The Science Story: Basic skills and techniques for communicating your research

Lead Faculty: Mark Blaine, Senior Instructor, School of Journalism and Communication
When:

  • Part 1: Monday, October 30 from 6:00-9:00 p.m. in the EMU Lease Crutcher Lewis Room
  • Part 2: Monday, November 6 from 6:00-9:00 p.m. in the EMU Cedar/Spruce Rooms
     

Register Now

Maximum enrollment: 30 students
Eligibility Requirements: Must be a graduate student in second year or beyond enrolled in a CAS science division department/program

This two-part workshop explores the basics of effectively communicating science to a wide range of audiences, and it is intended to benefit students in the sciences and established researchers. Key skills that we will address are basics of visual communication, simple narrative structures, and application of narrative to a variety of media platforms — from in-person presentation to social media. Particular emphasis will be on integrating storytelling into presentations and how those can be a platform for further communication.

The goals for this workshop include:

  • Increased proficiency in presenting ideas
  • Greater connection within and across disciplines, including with campus communicators
  • Understanding different audiences and how to connect with them
  • Basic proficiency in managing a public message

The core skills and techniques that will be covered include:

  • Basic story forms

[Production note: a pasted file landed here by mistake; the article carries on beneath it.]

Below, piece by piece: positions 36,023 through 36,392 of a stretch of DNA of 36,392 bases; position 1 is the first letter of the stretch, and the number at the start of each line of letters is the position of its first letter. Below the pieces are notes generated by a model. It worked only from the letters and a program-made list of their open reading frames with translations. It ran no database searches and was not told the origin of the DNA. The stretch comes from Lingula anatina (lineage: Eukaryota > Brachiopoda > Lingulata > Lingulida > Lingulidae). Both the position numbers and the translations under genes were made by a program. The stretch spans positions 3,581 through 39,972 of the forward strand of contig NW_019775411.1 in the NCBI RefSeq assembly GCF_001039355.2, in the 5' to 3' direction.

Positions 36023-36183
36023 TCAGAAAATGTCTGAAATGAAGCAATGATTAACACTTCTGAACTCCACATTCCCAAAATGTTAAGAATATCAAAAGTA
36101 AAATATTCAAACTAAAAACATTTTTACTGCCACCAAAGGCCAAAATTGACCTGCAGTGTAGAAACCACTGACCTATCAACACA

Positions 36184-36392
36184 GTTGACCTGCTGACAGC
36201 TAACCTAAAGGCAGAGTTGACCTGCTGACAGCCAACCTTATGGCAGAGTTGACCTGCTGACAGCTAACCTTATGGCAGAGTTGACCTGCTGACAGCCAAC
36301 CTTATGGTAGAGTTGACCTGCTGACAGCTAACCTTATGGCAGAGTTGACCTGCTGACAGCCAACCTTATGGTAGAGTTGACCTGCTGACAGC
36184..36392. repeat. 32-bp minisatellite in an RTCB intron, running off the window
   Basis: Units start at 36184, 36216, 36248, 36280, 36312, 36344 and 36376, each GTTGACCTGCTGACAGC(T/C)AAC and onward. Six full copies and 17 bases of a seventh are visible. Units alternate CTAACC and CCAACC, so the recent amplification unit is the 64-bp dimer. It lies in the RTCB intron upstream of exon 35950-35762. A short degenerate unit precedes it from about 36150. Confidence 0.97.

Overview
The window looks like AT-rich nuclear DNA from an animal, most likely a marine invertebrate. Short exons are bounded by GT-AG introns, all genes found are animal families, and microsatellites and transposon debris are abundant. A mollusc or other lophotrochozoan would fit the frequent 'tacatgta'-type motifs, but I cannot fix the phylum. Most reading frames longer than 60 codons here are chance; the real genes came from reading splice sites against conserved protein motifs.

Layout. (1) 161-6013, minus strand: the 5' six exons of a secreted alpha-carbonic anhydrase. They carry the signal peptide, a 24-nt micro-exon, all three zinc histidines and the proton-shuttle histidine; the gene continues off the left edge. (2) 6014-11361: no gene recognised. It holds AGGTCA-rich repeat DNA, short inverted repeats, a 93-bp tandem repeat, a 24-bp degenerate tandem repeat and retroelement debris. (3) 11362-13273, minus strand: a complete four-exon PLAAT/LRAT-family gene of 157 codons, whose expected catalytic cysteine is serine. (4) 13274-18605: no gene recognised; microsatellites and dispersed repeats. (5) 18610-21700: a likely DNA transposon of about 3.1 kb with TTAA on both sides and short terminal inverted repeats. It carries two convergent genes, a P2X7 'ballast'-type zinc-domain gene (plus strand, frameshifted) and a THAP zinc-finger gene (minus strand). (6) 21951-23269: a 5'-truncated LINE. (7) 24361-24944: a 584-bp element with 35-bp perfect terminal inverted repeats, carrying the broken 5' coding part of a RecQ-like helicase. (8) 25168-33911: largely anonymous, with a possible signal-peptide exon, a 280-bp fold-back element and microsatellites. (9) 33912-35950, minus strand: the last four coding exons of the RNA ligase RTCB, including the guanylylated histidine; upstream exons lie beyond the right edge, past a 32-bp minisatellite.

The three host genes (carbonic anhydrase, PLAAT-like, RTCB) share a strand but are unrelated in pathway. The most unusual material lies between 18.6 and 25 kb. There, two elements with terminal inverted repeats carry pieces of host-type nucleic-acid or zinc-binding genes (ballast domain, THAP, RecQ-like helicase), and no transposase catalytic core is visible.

• Strategies for seeing the story in the information and data
  • Visual storytelling techniques with simple tools like the smartphone
  • Multimedia and multi-platform strategies with an emphasis on the role of social media for researchers
  • Identifying audiences by exploring how science communication appears across media platforms
  • How to build networks with other researchers and communicators who can help you spread your story

The times and dates of this workshop are TBD. Further workshops are under development to more deeply focus on some of these topics, including social media, framing stories, simple story production and integrating storytelling into innovation and invention.

The workshop will cover:

Stories and structures

  • Basic and very familiar form
  • Present-Past-Future
  • What to look for and how it maps to what you’re already doing

Evidence

  • Discussion of the challenges of communicating science
  • Evidence of the value of communicating science and of scientists’ involvement
  • Brief touch on research directions (National Academy of Sciences agenda from 2017)

People and science

  • Interviewing methods for story
  • The right and relevant details
  • When, how and if you should be part of the story
  • Audiences

Platforms and media

  • Text, audio, image, video
  • Traditional and social media
  • Daily life media interaction from Instagram to Powerpoint